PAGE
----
There are four common types of crickets: House crickets, mole crickets, field crickets and camel crickets. All these types are common nuisances in households. And like mole crickets, field crickets, and house crickets, there are over a hundred native and non-native species of camel crickets in the United States and Canada. Crickets are relatively harmless but can do damage in large quantities, such as eating through fabric or wood and so pest control is required. Camel cricket, in particular, will eat clothing. The damage crickets can inflict may be minimal, but they need to be identified properly so that the proper steps for cricket control are taken to keep these pests away.
How to Identify Camel Crickets
Camel crickets are light brown (tan) to dark brown in color and grow between 1-1 ½ inches long. They can even get up to four inches long! Unlike other types of crickets, camel crickets do not have wings. They are often referred to as spider crickets or cave crickets due to their resemblance to wolf spiders. Upon first glance, the two are similar in size and color.
Camel crickets have six long legs. Their hind legs are large and shaped like a drumstick which allows them to be excellent jumpers. The camel cricket’s torso has a humpbacked appearance. When startled, camel crickets will jump toward what frightens them instead of away. Be careful when leaning towards a camel cricket to examine it, as they will likely jump into your face.
Camel crickets are nocturnal and prefer dark and damp spaces. Homeowners are likely to find them in basements, garages, attics, crawl spaces, behind washing machines, and sheds. They are found outdoors in mulch, around the foundation of buildings, near air conditioning units, around stones, in wells, drainage pipes, woodpiles, and in debris.
Homeowners will not be led to a camel cricket in their home because the cricket is chirping. Camel crickets do not make noise. They do not have wings and cannot rub them together to create sounds as some crickets do. They have no other sound producing organs.
Camel crickets live through the winter, a process called overwintering, and lay their eggs in the spring, which will hatch between April and May. The young camel crickets referred to as nymphs, also over winter.
Camel crickets do not have fangs but will eat almost anything. They are omnivores and will eat both plants and insects. Camel crickets have been known to eat one another as well. They love to eat mold and fungi, which is why they prefer dark, cool places with moisture in the air; this is also how they get yet another nickname, the cave spider. Other popular substances the camel crickets consume are carpet, cardboard, drywall, and wood.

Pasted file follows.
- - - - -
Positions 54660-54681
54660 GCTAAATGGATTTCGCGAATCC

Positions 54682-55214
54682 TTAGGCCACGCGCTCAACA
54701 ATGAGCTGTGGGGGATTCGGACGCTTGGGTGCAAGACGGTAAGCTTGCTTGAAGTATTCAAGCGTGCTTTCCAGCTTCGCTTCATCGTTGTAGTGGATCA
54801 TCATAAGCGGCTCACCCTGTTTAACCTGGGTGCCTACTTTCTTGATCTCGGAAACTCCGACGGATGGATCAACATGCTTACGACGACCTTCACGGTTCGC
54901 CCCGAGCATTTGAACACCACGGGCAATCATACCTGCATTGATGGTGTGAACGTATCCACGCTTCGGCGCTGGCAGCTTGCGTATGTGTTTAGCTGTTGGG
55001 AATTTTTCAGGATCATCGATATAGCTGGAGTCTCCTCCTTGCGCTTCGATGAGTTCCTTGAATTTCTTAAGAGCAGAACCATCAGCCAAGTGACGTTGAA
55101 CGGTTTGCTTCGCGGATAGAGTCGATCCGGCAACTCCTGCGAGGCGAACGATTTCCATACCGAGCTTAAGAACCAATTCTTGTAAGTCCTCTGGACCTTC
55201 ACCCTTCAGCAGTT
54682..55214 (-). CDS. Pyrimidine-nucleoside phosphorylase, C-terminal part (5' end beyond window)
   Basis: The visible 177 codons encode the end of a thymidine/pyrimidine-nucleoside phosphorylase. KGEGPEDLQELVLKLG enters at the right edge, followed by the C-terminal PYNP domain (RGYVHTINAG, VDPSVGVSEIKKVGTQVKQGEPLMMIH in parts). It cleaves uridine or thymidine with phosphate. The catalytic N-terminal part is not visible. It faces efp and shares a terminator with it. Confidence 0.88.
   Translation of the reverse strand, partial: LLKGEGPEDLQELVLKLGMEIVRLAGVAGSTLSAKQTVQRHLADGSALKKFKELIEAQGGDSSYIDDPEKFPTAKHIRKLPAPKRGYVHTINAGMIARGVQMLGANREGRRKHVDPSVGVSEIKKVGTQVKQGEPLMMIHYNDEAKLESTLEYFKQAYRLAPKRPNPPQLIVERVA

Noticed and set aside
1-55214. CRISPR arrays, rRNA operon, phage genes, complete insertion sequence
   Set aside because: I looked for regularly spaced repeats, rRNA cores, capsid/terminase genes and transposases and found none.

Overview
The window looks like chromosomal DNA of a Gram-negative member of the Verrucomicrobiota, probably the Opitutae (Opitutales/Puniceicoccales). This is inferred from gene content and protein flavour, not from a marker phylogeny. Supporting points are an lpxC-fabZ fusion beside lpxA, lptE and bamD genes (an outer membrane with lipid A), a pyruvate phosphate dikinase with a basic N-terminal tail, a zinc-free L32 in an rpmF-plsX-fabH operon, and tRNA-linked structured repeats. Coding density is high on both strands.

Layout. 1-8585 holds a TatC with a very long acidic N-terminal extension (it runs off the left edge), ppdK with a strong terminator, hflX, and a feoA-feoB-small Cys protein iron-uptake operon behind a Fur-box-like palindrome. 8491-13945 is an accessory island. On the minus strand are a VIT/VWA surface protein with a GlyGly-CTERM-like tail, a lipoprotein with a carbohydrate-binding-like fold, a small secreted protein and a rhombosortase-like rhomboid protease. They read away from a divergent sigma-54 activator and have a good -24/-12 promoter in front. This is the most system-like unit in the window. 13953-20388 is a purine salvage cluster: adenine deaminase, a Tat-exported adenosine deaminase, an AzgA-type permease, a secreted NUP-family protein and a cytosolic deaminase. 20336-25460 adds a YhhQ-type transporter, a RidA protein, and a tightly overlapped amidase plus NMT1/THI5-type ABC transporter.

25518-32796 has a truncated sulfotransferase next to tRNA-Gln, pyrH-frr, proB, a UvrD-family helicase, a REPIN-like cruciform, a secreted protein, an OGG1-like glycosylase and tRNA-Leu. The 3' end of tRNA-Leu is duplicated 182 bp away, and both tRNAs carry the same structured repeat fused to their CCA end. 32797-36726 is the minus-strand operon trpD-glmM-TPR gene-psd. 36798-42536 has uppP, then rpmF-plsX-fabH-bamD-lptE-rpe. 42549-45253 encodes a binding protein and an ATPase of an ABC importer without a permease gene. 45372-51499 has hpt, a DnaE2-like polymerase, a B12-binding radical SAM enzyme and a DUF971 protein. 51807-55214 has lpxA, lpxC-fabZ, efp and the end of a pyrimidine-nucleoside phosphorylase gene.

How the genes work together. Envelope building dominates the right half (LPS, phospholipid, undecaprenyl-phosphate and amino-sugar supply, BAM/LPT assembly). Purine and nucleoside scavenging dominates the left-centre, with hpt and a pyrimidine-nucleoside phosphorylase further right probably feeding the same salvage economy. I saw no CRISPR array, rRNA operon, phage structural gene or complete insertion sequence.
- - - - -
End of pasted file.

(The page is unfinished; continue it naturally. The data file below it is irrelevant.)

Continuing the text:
How to Control Camel Crickets
Camel crickets like dark, cool, moist areas. When it gets hot and dry outside, they will move into buildings to avoid the heat which is why they are frequently found in basements. Homeowners can keep crickets out of their homes with the use of a dehumidifier. It will keep moisture from building up indoors. Basements and attics should also be well ventilated.
Locate cracks along walls and windows inside and outside of the home. Make sure inspect the foundation thoroughly. Seal them with caulk or other types of sealants to block the crickets and other types of insects from entering. Another thing that should be sealed is the HVAC system, which many homeowners will overlook.
Any leaks in pipes should be repaired. Leaks can create the camel cricket’s desired habitat and also allow them a point of entry. Inspect the pipes in the kitchen and bathroom for leaks.
Add sticky traps in areas of the home where camel crickets have been found. When a cricket steps onto the trap, they will be unable to move off it. It is easy to pick up the trap to dispose of the cricket or release it away from the home. Place the traps behind the washing machine, under cupboards in the kitchen and sink, in the basement, and any crawl spaces.
Mulch in gardens should be around two inches thick or less. Mulch provides the perfect habitat for camel crickets as stated earlier. Reducing how much mulch is being used will make it harder for the cricket to make the garden their home. Too much sunlight will be streaming down on them, heating up the mulch.
Leaves should be raked and disposed of either by bagging them or burning them (make sure leaf burning is in compliance with town ordinances and check to see if there are current burn bans in place). The leaf piles provide the ideal environment for the crickets. Keep gutters clean of leaves and other debris.
If there are sprinklers in the yard, they should be pointed far from the house and other buildings such as sheds and detached garages. The crickets will be attracted to the water by the building and know it is a cooler place. They will eventually find ways into the building if cracks and holes have not been sealed yet.
A simple control method would be to get a cat. They will do the work! Cats are natural predators with hunting instincts. The cat will kill the crickets and do so happily. If the cat is exclusively indoors, adopt an outside cat to control the insect population outside and reduce the number of pests making their way inside.
Camel Cricket Round-Up
Camel crickets are attracted to dark, cool, and moist areas. They are relatively large in size and look like wolf spiders, giving them their other name, spider crickets. No one wants crickets inside their home or finding shelter nearby. They create a nuisance and can even cause damage to household items.
Crickets are easy to prevent or eliminate. There are various methods to controlling the crickets and keeping them away. Use sealants to seal entry points into basements, attics, crawl spaces, and other rooms they have been spotted. Purchase a dehumidifier to take the moisture out of the air.